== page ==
BuzzFeed CEO Jonah Peretti / Max Morse, courtesy of TechCrunch
Jacob Silverman,  February 18, 2015

Blaspheming BuzzFeed

BuzzFeed CEO Jonah Peretti / Max Morse, courtesy of TechCrunch
w
o
r
d

f
a
c
t
o
r
y

BuzzFeed isn’t just for listicles anymore, and whoever says otherwise is regurgitating outdated folk wisdom. Or, at least, that’s the prevailing meme ping-ponging around media circles (read: people I follow on Twitter).

It’s true, BuzzFeed has changed. The company has displayed the kind of hockey-stick growth that tempted investors to cut checks for $50 million last summer. And in an attenuated journalistic economy, this has got writers spit-shining their resumes, and showing a new kind of deference towards the company. Articles from BuzzFeed’s News division—now presented under its own vertical on the site, apart from listicles, quizzes, and other viral trifles—are shared online with ecstatic fanfare. In fact, some of them are great, especially reporting on the Ukraine conflict and sexual assault on college campuses.

But it’s also become strangely uncouth to criticize BuzzFeed. When Gawker published an incisive, cutting look at some of BuzzFeed’s more hazily solipsistic essays last month, many responded that it was unfair, or that it was just Gawker-being-Gawker. A cheeky and kind of dumb animated listicle on Fusion that same week entitled “20 Reasons You Shouldn’t Work at BuzzFeed” was received as blasphemy. How dare another well-moneyed media startup criticize a competitor (unless it’s an easy target like Business Insider’s Henry Blodget)?

The Fusion post was a weak shot across the bow, guilty of the same obsolete reductionism of many of BuzzFeed’s critics. But then Fusion went ahead and embarrassed itself further. The site appended a yellow “fail” balloon (just like one might find on BuzzFeed) to the post, changed the headline to “A day in the life at BuzzFeed?” and added this note: “We changed the headline on this post because we realize the previous version was lame. We love our friends at BuzzFeed and the work they do every day. We do think Ben Smith would look good with a mustache.” No haters indeed. But also: gross.

What is BuzzFeed? is a great metaphysical challenge for industry watchers. The answer is whatever confirms your preconceived notions of BuzzFeed and new media. The only verity about the company is its rapid change and growth; it is very much a tech startup. This has given the company a Heisenbergian uncertainty: we can’t always tell where it stands right now, but we might have a sense of where it’s going—namely, wherever money, attention, and the tech zeitgist are heading. (I’ve been guilty of my own false prognostications. One chapter in my book—written in 2013, revised in 2014, published next month—considers a version of BuzzFeed that has molted several times since then. Therein, surely, lies some miserable parable about the production processes of legacy and digital media.)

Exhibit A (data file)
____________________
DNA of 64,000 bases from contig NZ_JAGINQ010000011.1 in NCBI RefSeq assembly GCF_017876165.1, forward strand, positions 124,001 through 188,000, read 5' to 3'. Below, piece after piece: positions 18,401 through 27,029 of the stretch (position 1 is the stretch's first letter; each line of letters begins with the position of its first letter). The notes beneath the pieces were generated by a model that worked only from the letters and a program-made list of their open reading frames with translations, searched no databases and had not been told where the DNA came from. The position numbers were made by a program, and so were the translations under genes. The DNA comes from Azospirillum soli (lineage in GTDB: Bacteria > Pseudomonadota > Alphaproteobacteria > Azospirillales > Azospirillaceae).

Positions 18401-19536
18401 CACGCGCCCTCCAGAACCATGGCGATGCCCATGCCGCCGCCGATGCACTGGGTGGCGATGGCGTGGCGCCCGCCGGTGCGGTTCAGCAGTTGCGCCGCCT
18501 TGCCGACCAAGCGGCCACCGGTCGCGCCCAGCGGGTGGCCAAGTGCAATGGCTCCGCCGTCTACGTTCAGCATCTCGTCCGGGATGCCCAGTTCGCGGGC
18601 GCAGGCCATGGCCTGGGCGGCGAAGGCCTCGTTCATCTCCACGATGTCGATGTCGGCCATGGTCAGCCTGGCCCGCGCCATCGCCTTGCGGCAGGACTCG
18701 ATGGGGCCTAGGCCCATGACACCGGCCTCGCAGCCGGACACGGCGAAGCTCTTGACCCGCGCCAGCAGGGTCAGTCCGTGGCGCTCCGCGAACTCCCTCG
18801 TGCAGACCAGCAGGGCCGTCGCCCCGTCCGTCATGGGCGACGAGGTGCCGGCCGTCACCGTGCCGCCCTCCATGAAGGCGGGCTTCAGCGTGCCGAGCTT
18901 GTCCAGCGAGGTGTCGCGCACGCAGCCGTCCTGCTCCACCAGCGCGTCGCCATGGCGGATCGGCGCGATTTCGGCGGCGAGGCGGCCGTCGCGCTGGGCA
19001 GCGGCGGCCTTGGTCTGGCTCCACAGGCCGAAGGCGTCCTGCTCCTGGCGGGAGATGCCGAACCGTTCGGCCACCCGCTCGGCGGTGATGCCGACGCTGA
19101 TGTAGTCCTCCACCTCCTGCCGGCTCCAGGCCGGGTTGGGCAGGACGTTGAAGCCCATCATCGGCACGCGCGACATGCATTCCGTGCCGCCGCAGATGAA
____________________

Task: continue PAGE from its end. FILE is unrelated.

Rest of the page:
Despite BuzzFeed’s rapid ascension into a place for serious journalism, it’s been less than eight months since the site’s editor-in-chief defended Benny Johnson, whose serial plagiarism seemed like the most forgivable of his venalities, as “one of the web’s deeply original writers.” It’s been less than a year since BuzzFeed began secretly deleting thousands of posts. (Eventually in an interview, CEO Jonah Peretti justified the mass-deletion as part of the pivot from a tech to a media company.) Despite having found religion on journalistic ethics, it wasn’t long ago that BuzzFeed was proudly setting the standard for what makes a mindless viral factory, one buttressed by sponsored content catering to corporate advertisers. If you click anywhere on the site other than News, that past incarnation is very much present, and thriving.

That’s why when I recently saw a BuzzFeed News editor earnestly fret on Twitter that an incorrect photo caption was “a huge mistake on our part,” I couldn’t help but laugh. (It’s okay, dude! There are still people in your office publishing at least a dozen listicles about a guy dancing in a shark costume.)

This awkward juxtaposition of solemn striving and pop-culture bacchanalia reflects both where BuzzFeed is and where it’s going. On its news side, it’ll continue to grow as a place for mawkish essays, strong public interest reporting, and solid longform narratives. But this prestige journalism unit will only be—at least to industry mandarins—the most visible arm of a massive content purveyor, one whose true strength lies in blasting highly shareable material to millions of bored office workers and teens through its own app, partnership deals with big portals, and media made directly for social platforms like Snapchat.

The head of the company’s video arm, BuzzFeed Motion Pictures, said at an event on Tuesday that the videos are bringing in an extraordinary 950 million views a month. Given the premium rates drawn by video advertising, one could easily see this eclipsing the company’s written content—especially after the first BuzzFeed TV show or movie, one that you’ll probably be able to watch wherever there’s a screen. (Being wherever there’s a screen is the company’s particular form of genius.) A few years from now, when all content feels like sponsored content, and is consumed on a rotating cycle of apps, websites, and screens, BuzzFeed will become the next MTV.

By then, there’ll be some other parvenu to pander to. In the meantime, BuzzFeed, and its well-meaning defenders, should be able to tolerate our slings and arrows.

Jacob Silverman’s book, Terms of Service: Social Media and the Price of Constant Connection, is published by HarperCollins.

You Might Also Enjoy

Baffler Newsletter

new email subscribers receive a digital copy of our current issue.

Further Reading